That’s where banking regulations come in.
Strengthening balance sheets is a way of lowering potential risks. And for Australia, that’s critical. Why? Because our banking sector is overexposed to the housing market.
That explains why APRA have focused banks on limiting home loan lending. Net interest margins on home loans are lower than business or personal loans. Coupled with an overheated housing market, it makes sense that banks target home loans.
That applies to owner occupiers as much as it does investors.
Investor lending isn’t the only concern for banks anymore. Owner occupiers are increasingly facing rising loan rates. Westpac’s 0.2% rate hike for owner occupiers was the first sign of this. This will help banks carry the burden of requiring more equity.
However you look at it, the health of Aussie banks is tied into both housing and stocks. The sector accounts for almost half of the entire ASX index. Which makes any banking crash a scenario worth avoiding at all costs.
None of this is hard to imagine. Entering a prolonged economic downturn is as likely as it’s been in decades. Anything that strains household budgets is a cause for worry.
If households can’t meet loan repayments, the entire banking system risks unwinding.
The same is true in the event of rising interest rates. Many mortgage loans were calculated at low interest rates. If mortgage rates rise, households may find repaying loans a struggle.
All of which makes capital raising an important fact of life for banks. But it’s also one that damages their core business of lending.
Anything that crimps business can’t help but affect investors and consumers either.
Contributor, Markets and Money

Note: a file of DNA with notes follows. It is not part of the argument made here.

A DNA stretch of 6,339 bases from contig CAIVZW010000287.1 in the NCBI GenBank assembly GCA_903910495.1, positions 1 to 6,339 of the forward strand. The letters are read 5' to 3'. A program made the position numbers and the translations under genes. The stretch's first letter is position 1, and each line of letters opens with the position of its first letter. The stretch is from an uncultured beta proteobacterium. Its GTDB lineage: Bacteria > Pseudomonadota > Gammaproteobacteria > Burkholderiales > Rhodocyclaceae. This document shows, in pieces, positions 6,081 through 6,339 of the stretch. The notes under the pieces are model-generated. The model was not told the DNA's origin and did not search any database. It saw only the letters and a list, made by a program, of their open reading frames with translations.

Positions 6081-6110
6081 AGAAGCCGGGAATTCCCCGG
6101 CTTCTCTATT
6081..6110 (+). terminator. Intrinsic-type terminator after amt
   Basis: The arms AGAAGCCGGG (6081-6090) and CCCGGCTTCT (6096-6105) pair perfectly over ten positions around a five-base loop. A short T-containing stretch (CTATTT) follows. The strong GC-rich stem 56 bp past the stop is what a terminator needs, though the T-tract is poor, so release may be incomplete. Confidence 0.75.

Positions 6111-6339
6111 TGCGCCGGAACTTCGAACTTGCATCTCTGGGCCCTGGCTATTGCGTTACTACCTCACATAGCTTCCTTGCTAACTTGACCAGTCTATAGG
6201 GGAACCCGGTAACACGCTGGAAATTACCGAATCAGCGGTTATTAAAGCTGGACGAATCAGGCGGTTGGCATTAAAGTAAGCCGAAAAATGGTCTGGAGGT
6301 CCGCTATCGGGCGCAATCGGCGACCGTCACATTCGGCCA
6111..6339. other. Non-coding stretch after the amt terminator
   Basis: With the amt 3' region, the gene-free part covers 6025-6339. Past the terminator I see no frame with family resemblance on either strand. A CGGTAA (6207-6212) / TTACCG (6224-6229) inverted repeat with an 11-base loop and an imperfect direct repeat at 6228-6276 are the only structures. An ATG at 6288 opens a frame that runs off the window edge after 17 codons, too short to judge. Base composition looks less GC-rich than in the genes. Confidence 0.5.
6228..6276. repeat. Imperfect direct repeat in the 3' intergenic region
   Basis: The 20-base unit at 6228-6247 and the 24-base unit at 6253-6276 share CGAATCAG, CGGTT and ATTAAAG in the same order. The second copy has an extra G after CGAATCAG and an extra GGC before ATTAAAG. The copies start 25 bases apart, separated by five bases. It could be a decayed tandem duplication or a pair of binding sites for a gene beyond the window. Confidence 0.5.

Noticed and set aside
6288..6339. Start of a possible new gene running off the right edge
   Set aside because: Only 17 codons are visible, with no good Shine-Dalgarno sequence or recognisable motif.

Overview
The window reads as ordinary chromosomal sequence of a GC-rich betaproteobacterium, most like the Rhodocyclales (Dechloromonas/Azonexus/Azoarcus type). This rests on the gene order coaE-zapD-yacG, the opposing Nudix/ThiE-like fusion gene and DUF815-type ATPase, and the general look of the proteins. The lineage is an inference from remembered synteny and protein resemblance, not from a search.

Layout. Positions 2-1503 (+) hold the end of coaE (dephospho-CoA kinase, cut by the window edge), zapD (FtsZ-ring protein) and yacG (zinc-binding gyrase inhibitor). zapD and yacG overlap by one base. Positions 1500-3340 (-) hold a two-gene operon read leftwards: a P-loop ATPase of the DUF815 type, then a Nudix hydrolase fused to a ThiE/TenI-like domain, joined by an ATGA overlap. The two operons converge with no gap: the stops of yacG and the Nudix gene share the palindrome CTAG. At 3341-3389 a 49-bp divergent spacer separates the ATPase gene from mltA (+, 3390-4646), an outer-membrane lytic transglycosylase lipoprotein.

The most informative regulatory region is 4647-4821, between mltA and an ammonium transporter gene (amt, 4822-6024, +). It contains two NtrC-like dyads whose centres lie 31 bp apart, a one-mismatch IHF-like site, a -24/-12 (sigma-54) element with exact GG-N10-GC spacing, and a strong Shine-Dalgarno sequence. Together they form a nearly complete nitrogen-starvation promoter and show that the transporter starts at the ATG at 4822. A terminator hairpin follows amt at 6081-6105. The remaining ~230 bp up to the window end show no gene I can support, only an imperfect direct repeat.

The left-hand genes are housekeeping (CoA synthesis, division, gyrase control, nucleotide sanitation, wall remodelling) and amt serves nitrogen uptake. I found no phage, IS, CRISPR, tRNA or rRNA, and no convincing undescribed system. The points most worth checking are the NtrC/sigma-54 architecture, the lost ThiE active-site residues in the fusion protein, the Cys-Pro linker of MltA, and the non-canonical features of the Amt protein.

PS: Bank stocks are down across the board since April. Share prices are down on the back of this year’s capital raising. Some banks, like CBA, are down by as much as $20 a share. With capital raising an ongoing priority, the banking sector is in line for more pain.
The sector is a big reason why the ASX lost $90 billion since June. But none of this comes as any surprise to Markets and Money’s Vern Gowdie. He predicted the current market correction at the beginning of the year. Yet Vern reckons we haven’t seen the worst of it yet.
He’s convinced the ASX will lose as much as 90% of its market cap in the future. As China’s economic slowdown picks up pace, market volatility will follow.
Vern is the award-winning Founder of the Gowdie Family Wealth and The Gowdie Letter advisory services. He’s ranked as one of Australia’s Top 50 financial planners.
Vern wants to help you avoid this coming wealth destruction. That’s why he’s written this free report ‘Five Fatal Stocks You Must Sell Now’. As a bonus, Vern will show you which five blue chip Aussie companies could destroy your portfolio. You’ll be surprised to learn which banks make Vern’s list…
To find out how to download the report, click here.